JOSE JOAQUIN HERRERA, Mexico (NBC News) – Tired of violence, residents of a small Mexican community encircled by drug cartels, have let their children receive military-style weapons training.

Too afraid to step out of their enclave of 16 mountain villages in the violence-plagued southwestern Guerrero state, residents say they have been left with little choice.

Corn farmers in this rugged region have formed self-defense “Community police” militias to protect themselves. It started five years ago.

The move by the villagers to offer arms training to school-age children shocked the nation and made global headlines.

President Andres Manuel Lopez Obrador’s government has struggled to get a grip on gangs and violence.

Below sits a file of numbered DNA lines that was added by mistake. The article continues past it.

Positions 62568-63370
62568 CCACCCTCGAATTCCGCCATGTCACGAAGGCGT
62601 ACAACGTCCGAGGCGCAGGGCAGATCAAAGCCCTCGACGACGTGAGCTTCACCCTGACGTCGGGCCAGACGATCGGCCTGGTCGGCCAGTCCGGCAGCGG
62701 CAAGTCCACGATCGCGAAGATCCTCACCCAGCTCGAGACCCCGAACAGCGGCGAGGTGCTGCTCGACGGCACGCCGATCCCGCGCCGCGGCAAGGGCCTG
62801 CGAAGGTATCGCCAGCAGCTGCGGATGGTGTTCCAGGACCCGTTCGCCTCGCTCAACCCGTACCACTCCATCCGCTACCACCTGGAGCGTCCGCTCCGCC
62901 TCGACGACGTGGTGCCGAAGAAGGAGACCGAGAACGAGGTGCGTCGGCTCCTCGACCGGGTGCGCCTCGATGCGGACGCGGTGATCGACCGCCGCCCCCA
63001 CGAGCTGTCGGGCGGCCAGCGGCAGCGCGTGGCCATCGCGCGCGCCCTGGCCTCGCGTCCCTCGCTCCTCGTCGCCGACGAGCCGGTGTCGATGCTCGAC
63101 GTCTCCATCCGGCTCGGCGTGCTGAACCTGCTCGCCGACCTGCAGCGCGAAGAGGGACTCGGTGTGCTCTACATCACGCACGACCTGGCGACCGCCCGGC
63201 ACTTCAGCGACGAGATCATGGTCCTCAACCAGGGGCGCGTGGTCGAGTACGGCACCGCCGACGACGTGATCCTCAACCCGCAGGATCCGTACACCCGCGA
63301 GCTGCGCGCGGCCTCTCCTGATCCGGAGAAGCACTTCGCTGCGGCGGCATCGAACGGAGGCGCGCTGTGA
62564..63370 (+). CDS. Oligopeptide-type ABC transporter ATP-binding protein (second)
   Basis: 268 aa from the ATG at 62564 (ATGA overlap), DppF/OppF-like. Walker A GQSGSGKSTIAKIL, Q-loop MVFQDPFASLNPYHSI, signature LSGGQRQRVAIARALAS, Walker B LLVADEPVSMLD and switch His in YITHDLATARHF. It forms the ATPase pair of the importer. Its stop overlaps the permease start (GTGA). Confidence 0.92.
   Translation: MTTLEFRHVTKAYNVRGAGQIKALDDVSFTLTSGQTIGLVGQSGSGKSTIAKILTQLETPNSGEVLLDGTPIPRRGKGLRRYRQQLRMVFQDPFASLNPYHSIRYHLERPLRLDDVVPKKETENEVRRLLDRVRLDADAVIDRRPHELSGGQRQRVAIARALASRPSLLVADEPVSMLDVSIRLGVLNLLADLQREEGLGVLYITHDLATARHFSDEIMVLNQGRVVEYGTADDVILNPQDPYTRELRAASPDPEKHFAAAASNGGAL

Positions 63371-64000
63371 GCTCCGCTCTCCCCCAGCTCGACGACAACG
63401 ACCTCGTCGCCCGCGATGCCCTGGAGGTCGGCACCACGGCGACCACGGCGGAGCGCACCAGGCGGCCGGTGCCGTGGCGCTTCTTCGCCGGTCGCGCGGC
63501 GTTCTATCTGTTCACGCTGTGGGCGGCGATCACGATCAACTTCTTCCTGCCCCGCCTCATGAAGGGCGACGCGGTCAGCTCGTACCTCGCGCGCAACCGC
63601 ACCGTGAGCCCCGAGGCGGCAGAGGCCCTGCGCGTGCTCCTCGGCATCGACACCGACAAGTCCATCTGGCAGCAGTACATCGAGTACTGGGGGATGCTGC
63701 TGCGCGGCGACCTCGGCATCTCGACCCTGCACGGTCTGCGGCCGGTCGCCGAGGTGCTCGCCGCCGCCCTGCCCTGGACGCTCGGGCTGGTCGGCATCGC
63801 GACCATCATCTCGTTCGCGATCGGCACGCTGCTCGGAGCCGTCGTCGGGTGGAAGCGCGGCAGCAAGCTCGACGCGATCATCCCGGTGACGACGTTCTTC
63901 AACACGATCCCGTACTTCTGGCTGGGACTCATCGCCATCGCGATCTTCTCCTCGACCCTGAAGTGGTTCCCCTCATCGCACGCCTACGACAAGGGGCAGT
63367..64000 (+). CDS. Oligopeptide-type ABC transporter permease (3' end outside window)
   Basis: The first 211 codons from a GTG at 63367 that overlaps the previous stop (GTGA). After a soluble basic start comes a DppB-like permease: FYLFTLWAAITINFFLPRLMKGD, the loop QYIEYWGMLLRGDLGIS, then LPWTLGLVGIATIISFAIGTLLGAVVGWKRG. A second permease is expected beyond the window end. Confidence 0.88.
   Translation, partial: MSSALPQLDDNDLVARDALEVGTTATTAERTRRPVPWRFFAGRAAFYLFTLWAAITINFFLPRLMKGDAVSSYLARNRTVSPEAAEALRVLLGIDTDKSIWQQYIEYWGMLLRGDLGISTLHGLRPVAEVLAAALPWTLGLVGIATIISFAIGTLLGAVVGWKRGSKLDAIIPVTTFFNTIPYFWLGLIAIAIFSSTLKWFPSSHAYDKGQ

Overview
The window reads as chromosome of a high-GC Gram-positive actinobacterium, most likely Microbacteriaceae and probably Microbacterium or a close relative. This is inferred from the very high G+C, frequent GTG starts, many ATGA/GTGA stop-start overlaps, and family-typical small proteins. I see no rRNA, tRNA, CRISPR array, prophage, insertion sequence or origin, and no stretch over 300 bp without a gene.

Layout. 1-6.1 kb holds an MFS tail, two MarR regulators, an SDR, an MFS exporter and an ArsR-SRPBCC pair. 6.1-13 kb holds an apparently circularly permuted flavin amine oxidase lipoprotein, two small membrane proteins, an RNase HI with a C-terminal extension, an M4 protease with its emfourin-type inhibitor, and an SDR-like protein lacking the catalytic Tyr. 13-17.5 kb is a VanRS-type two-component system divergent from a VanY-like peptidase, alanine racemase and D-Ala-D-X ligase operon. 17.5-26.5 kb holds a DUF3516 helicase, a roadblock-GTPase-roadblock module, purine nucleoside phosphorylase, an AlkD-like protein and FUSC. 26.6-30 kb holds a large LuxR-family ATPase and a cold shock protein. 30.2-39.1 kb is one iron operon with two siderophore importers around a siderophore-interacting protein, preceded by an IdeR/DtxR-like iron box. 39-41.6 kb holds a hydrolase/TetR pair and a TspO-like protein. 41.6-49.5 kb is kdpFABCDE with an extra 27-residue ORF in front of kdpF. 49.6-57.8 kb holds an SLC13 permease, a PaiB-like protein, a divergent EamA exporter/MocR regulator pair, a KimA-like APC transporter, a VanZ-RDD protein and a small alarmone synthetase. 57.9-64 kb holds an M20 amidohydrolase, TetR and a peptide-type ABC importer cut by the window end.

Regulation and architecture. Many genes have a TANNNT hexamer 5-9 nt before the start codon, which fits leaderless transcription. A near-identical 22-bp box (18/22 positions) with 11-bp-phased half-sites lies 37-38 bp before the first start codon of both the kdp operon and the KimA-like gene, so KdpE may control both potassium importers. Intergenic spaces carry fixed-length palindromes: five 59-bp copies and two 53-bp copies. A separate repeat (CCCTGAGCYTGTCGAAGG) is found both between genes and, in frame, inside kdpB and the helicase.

In January 2020, 10 musicians from the area were ambushed and killed by suspected cartel members after stepping out of the territory guarded by their self-defense militia.

The Mexican government has been critical of arming children in the country’s restive regions.

However, residents remain deeply suspicious of regional authorities and the smattering of local policemen in their villages, who they accuse of being the eyes and ears of cartels.